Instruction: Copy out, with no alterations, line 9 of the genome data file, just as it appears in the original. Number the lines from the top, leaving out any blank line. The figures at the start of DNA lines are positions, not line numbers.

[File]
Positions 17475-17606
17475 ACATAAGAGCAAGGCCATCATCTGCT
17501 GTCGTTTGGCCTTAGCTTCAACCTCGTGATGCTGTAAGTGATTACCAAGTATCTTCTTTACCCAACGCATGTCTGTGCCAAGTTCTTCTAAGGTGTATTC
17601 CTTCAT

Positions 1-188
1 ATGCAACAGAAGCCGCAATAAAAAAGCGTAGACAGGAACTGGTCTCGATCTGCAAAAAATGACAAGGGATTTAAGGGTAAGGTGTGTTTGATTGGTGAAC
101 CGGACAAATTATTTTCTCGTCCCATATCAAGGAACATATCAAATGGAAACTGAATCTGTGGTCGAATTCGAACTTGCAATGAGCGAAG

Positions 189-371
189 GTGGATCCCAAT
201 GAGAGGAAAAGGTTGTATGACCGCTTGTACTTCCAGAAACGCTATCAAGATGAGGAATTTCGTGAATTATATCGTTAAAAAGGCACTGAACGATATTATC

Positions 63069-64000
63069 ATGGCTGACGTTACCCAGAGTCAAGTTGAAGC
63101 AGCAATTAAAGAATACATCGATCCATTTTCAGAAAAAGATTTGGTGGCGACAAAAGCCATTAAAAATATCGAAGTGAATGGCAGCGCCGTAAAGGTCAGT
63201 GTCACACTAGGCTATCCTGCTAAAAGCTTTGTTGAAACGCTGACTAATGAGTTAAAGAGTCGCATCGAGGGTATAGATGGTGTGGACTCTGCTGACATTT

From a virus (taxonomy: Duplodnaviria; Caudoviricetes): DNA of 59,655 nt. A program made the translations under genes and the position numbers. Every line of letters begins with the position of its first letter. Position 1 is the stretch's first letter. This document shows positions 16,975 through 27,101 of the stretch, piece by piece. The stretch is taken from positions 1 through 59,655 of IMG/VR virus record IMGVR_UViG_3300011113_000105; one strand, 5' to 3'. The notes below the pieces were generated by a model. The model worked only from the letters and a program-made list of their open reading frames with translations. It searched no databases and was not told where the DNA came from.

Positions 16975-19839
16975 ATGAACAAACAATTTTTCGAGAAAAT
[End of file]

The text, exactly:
189 GTGGATCCCAAT